The following incident occurred on Aug 19th (19 days ago).
The mighty ArielRider X52 mini-beast, at mile 16,383, went totally into rear hub motor grindage. I mean an absolutely internal metal “guts” meltdown. That riding incident, as posted here: [#10]X52.. My 2021 X52 has major rear hub motor “grindage” at mile16,383. ,occurred on Aug 19th(19 days ago). With the X52 out of commission for god knows how long, I have, once again, been having to rely on my two ultra-trusty M2S beasties. And man, have they stepped in and really delivered-- in SPADES.

Now for a quick analogy in comparing the 3 different voltage batteries:
The 48volt unit is the equivalent of a V-6 engine in a sporty car. Nothing to be ashamed of.
The 52volt unit is the equivalent of a V-8 engine in that same car. A really nice increase in power/torque.
The 60volt unit is the equivalent of that V-8 engine being fitted with a supercharger/turbocharger. HOLY CRAP!!!! Un-frigging-believable extra power/torque..
And, there you have it. Reality, fer sure.

Initially, while continuing to go on my daily 50 mile rides utilizing only the two M2S ebikes, I was relying on various combinations of my two 52volt batteries and the one 48volt/14.5ah(14.5 gallon) battery. After a handful of riding days, I decided that I might as well integrate the two 60volt/20ah(20 gallons) batteries into the rotation, too. I had originally purchased them to use on the AR X52, which comes standard with a 52volt battery. I would use the two 52volt batteries on the pair of M2S ebikes (when new, they came equipped with 48volt/16ah(16 gallon) batteries).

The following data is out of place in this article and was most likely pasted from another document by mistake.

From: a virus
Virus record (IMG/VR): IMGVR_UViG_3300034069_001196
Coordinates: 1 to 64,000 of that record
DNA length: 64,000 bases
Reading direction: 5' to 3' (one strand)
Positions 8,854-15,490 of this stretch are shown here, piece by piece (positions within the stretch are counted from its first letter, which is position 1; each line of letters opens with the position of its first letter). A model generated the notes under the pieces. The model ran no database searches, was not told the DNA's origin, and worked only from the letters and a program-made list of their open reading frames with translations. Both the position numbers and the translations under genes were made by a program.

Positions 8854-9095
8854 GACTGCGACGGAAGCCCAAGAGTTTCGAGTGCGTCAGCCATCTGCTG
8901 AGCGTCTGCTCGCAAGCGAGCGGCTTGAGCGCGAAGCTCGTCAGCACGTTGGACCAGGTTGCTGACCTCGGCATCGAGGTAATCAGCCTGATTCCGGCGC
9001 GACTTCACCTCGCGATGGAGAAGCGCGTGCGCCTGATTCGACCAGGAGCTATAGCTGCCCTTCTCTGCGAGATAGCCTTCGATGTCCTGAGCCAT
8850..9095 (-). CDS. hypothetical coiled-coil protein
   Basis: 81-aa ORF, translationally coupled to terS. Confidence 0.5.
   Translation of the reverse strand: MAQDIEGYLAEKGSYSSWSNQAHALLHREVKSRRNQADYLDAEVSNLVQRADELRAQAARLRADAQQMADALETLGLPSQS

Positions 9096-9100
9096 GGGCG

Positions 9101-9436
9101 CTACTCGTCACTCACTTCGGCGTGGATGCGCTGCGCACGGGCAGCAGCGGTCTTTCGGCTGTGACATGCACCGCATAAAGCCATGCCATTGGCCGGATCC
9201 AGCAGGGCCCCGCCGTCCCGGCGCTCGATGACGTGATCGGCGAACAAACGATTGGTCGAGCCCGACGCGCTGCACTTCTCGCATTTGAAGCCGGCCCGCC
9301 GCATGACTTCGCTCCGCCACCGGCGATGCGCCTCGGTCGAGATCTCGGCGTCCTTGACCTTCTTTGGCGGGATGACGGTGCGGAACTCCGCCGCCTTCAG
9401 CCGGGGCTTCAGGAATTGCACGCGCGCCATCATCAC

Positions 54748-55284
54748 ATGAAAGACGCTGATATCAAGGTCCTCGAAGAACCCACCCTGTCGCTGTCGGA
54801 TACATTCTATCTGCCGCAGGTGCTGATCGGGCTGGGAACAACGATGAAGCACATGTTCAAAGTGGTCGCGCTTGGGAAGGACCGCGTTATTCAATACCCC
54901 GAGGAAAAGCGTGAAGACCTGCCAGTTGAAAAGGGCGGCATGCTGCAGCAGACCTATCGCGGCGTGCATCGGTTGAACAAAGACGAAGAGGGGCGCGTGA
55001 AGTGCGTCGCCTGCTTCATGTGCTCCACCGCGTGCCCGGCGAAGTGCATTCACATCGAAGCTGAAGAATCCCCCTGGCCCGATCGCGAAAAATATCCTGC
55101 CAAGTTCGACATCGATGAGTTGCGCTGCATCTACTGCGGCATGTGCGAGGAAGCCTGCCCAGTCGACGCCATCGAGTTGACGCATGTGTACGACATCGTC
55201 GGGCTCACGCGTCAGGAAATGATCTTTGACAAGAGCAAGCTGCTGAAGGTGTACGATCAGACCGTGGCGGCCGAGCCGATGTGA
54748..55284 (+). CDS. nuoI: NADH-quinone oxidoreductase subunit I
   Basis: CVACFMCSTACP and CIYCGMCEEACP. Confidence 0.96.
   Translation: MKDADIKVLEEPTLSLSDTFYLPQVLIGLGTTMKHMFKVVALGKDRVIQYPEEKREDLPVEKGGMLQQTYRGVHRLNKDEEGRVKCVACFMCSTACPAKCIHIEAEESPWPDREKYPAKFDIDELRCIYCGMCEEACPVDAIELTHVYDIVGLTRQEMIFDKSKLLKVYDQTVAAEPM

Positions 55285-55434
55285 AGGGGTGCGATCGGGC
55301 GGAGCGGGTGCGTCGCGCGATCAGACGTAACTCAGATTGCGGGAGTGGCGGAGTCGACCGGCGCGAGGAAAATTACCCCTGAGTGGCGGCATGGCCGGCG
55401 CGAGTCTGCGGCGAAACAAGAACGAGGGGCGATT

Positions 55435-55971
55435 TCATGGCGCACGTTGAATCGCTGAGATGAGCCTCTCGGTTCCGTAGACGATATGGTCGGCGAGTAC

Using an “up” voltage battery in place of whatever came as original equipment, would not/should not result in a potential catastrophic motor/controller meltdown situation. A 4 volt difference (48v up to52v) or an 8 volt difference (52v up to 60v) would only cause the battery icon, as displayed on your handlebar-mounted CDU(computerdisplay unit), to be inaccurate.

However, the upside would be a slightly noticeable increase in power output UNTIL such time as the “up” battery had enough miles per ride to have dwindled down to the maximum parameter of the original battery.
Case in point:
A 48volt battery actually has a maximum output (@100% charge) of 54volts. A 52volt battery actually has a maximum output (@100% charge) of 59volts.